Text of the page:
photo by Tim Fuller
From left. Martine (Bryn Booth), Babette (Carley Elizabeth Preston) and Philippa (Kate Scally) discuss village life in Berlevaag.
It doesn't matter if you have already seen the 1987 Oscar-winning Danish film “Babette's Feast,” directed by Gabriel Axel. You must see The Rogue Theatre's stage version now running through Jan. 29, directed by Joseph McGrath using the theater adaptation written by Rose Courtney based on the original short story of Isak Dinesen.
If you haven't seen the film version than you really must embrace what The Rogue has prepared without ever turning on a stove to stir up so much as a bowl of turtle soup.
Quite remarkable is how this story – when it is told by actual people on a stage setting mostly made of bare wood, enhanced by the concert grand piano accompaniment of Russell Ronnebaum – grows deeper, more endearing and intimate as we watch how a true artistic spirit comes to stand for truth facing down the artificial values of religious rigidity that insists on making its own demands.
This feast is no longer about the food. Disarmingly simple in the telling, McGrath meticulously builds an atmosphere of tenderness laced with innocence.
Running approximately 90 minutes without intermission, “Babette's Feast” spans several decades, stretching across northern Europe from revolution-racked Paris in the later 1800s to the timeless isolation of Berlevaag, a tiny puritan settlement on a forgotten Norwegian fjord where one's faith is expressed daily by a proud ability to absorb every hardship and inconvenience imaginable.
The cast of nine is divided into two parts. Carley Elizabeth Preston plays Babette. Kate Scally and Bryn Booth are the lovely spinster sisters Philippa and Martine respectively.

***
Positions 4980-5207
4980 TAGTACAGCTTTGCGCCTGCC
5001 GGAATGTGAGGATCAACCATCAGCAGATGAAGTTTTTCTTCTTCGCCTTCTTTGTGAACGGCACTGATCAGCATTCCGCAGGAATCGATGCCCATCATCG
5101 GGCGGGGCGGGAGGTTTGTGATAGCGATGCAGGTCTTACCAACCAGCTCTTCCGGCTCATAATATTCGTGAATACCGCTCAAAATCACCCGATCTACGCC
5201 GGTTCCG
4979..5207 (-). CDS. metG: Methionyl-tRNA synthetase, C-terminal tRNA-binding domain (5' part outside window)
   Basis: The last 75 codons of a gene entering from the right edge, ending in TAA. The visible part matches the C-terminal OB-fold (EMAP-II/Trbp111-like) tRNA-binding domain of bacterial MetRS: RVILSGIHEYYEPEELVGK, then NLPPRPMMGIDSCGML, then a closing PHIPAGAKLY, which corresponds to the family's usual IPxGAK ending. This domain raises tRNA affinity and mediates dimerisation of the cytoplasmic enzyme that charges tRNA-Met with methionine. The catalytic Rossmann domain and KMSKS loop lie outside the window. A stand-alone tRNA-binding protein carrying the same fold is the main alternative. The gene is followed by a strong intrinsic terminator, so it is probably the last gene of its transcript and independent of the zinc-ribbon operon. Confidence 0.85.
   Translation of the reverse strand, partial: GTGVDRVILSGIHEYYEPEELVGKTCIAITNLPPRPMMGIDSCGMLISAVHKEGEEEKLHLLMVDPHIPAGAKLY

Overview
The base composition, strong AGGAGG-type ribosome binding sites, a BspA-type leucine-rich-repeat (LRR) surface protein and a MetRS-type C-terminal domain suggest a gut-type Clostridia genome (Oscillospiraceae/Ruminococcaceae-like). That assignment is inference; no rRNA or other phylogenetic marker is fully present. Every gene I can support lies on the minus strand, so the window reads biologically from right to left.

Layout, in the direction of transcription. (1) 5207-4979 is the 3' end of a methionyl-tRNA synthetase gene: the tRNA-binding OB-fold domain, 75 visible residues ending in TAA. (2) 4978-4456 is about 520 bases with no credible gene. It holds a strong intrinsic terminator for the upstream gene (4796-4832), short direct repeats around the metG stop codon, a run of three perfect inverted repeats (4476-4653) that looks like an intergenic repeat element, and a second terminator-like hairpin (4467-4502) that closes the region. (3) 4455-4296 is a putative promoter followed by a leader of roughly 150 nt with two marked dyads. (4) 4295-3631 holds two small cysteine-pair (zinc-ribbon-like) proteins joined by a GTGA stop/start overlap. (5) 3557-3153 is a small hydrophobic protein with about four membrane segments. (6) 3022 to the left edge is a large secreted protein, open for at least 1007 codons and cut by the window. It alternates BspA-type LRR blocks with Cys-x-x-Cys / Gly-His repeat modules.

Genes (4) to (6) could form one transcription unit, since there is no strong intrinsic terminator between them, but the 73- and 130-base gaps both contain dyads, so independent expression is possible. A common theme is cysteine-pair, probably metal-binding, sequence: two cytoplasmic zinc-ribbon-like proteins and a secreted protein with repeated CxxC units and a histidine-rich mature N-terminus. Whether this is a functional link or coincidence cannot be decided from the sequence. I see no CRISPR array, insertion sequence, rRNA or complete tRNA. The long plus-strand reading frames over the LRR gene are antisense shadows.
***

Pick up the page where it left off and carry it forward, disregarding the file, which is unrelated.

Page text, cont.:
Six others take on the roles of various villagers and visitors to this rigid community. They are Shannon Elias, Jim Fry, David Greenwood, Hunter Hnat, Cynthia Meier and Dennis Tamblyn.
While the play itself is a collection of short scenes stitched together with narration to create a sort of photo album tale, two scenes in particular are quite touching.
Tamblyn, a classically trained singer, plays the flamboyant French opera star Achille Papin who seeks some rest in Berlevaag's isolation. He is smitten by Philippa's naturally soaring voice (Scally is also classically trained) and immediately offers to give her singing lessons.
Papin also sees in Philippa the youth he no longer possesses and, during these lessons, becomes drawn into wanting to posses her.
Another early visitor is Lt. Loewenheilm (Hnat) even more captivated by the beauty of Martine. But his career as a military officer and Martine's life in Berlevaag are hopelessly incompatible. He returns to his own ambitions and the next time we see the lieutenant back in the village he has become Gen. Loewenheilm (now played by Greenwood).
The General talks proudly of his military achievements and his loving wife, his travels and such, but when he sees Martine once again he is that smitten lieutenant, his heart melting.
“Babette's Feast” plays Thursdays through Sundays with performances at 7:30 pm Thursday-Saturday plus 2 pm matinees Saturday-Sunday in The Rogue Theatre, 300 E. University Blvd. Off-street parking is available.
Tickets are $42 general admission, $15 students. Ticket packages are available. For details and reservations, 520-551-2053.
For current COVID protocols, visit theroguetheatre.org Masks are encouraged except when drinking or eating.